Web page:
Professor of English and American studies Elizabeth Losh delivered the 13th Tack Faculty Lecture, entitled, “Fake News for Real People.” Her lecture addressed what Losh called one of the most pressing and relevant issues of today’s world: how much can the news be trusted?
Each semester, the Tack Faculty Lecture Series, funded by Charles and Martha Tack ’78, gives a faculty member the opportunity to present on a topic of general interest. Losh studies the digital humanities and new media ecologies at the College of William and Mary.
“Is there a day, a single day or an hour, that passes without us hearing the term ‘fake news,’ whether from a POTUS tweet, a newscast or among our friends?” Provost Michael Halleran asked as he introduced Losh.
Losh explained that today many people share fake news stories on social networking sites without realizing they are sharing fake news. She pointed to satirical videos on the sport of “ball-less soccer” and even a comedic news report on the discontinuing of Reese’s peanut butter cups as examples of this phenomenon.
Losh studies rhetoric and she said she believes that understanding Aristotle’s three main methods of persuasion — ethos, pathos and logos — is helpful for understanding the problem of fake news. Many contemporary news stories, Losh said, overuse pathos, which appeals to the emotions of the reader, and lack ethos and logos, which appeal to the authority or credibility of the author and to the logic of an argument, respectively.
“We shouldn’t be afraid of pathos in journalism,” Losh said. “We just need to have ethos and logos as well.”
To untangle what she called the “complex media ecology” of fake news, Losh presented a few simple premises. First, she noted that fake news is not purely a partisan issue. Second, she pointed out that fake news often has a purpose other than deception, such as satire. Finally, she concluded, the problem at hand is not limited to fake news articles.
“The problem is that we are living in a time when it is very difficult to ascertain truth,” Losh said.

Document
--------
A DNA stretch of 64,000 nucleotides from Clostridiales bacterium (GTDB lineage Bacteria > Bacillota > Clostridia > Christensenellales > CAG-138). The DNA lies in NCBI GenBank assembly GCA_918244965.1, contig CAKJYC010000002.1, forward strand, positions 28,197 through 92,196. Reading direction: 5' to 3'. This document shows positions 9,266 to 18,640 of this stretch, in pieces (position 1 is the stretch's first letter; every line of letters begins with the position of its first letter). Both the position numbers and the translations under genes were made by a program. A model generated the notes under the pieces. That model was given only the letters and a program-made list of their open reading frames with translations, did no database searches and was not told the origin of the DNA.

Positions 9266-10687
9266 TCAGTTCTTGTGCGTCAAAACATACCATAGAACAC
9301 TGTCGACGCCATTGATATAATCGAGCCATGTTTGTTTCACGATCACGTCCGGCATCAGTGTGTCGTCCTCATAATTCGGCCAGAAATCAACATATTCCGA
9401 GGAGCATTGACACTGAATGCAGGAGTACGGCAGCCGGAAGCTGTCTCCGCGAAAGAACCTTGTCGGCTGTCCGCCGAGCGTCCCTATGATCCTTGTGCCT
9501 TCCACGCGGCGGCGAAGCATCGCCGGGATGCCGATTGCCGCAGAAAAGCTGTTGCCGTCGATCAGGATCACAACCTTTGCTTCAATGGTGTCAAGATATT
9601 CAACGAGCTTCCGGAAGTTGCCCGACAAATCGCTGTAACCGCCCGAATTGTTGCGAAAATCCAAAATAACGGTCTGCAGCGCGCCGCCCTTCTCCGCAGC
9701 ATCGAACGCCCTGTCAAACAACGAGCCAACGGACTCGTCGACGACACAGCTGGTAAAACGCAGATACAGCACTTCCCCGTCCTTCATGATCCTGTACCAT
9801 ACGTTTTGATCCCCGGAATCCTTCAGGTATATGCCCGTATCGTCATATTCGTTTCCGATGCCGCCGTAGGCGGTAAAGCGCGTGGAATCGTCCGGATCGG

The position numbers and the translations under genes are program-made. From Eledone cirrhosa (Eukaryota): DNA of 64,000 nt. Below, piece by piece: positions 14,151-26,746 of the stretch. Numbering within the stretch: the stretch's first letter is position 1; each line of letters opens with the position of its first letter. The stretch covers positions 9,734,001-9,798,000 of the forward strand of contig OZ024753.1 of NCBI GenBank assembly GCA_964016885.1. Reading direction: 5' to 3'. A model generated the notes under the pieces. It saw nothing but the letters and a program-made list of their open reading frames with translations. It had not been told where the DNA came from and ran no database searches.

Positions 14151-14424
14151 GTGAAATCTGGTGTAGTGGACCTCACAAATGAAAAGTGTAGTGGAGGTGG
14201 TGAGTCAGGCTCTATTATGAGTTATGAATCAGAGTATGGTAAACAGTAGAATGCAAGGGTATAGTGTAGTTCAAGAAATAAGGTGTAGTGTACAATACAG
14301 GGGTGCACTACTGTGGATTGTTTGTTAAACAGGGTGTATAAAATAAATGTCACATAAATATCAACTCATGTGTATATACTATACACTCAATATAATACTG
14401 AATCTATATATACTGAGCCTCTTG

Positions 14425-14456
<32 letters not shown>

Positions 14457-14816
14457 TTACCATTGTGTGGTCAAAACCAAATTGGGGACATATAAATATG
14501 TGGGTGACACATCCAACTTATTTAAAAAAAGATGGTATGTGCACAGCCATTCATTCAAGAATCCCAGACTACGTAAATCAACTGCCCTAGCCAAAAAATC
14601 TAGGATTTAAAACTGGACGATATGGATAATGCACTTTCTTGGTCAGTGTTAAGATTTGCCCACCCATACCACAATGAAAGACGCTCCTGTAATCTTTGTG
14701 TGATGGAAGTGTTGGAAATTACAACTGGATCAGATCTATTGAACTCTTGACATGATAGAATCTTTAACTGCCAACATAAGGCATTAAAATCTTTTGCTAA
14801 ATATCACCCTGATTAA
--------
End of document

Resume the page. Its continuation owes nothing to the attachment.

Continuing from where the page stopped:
Losh also categorized “fake news” within various genres. Fake news, she said, can fall under the category of satire or parody, such as Onion stories or “The Daily Show,” or it can fall under the category of conspiracy, such as “Loose Change,” a darkly satirical documentary about the Sept. 11, 2001 attacks.
Today, Losh said, the term “fake news” is largely used to describe distrust of mainstream news sources.
“Traditional news organizations are mistrusted and disparaged,” Losh said. “And the grounds for truth, when it comes to journalistic standards, are no longer clear.”
Losh identified three trends in the way that we distribute and collect news. First, she said, authority is replaced by authorization. Instead of elected officials or experts who act as “gatekeepers” for legitimate transactions, readers rely on authorization processes and passwords.
Next, she said that authenticity is replaced by authentication: readers rely on procedures and algorithms, such as touch verification used to unlock a cell phone, instead of personally investigating the sincerity of an item. Losh also said veracity is replaced by verification — when readers rely on third-party websites, such as Google, they allow truth to be manufactured through these procedures.
Losh noted that because of the inherently partisan nature of government, it cannot be relied on to regulate news. She also said that fact-checking websites cannot fix the problem of fake news, since they often lack adequate funding.
Instead, she pointed to media literacy as the most promising solution. If young people were educated in media literacy, she argued, they would be better equipped to understand and recognize fake news.
Sarah Bomfim ’20 attended this lecture because she was interested in learning more about fake news and how to spot it.
“There was never really any mention of fake news in school, at least before coming to William and Mary,” Bomfim said. “I think this is relevant to all students since we consume a lot of social media today, and it’s easy to be duped by fake news stories.”
Losh ended her presentation by advocating for an interdisciplinary approach when addressing fake news and she placed a particular emphasis on the humanities. History, philosophy, rhetoric and even foreign languages, Losh said, are critical for identifying fake news.
“This is my rallying cry to support the humanities,” Losh said.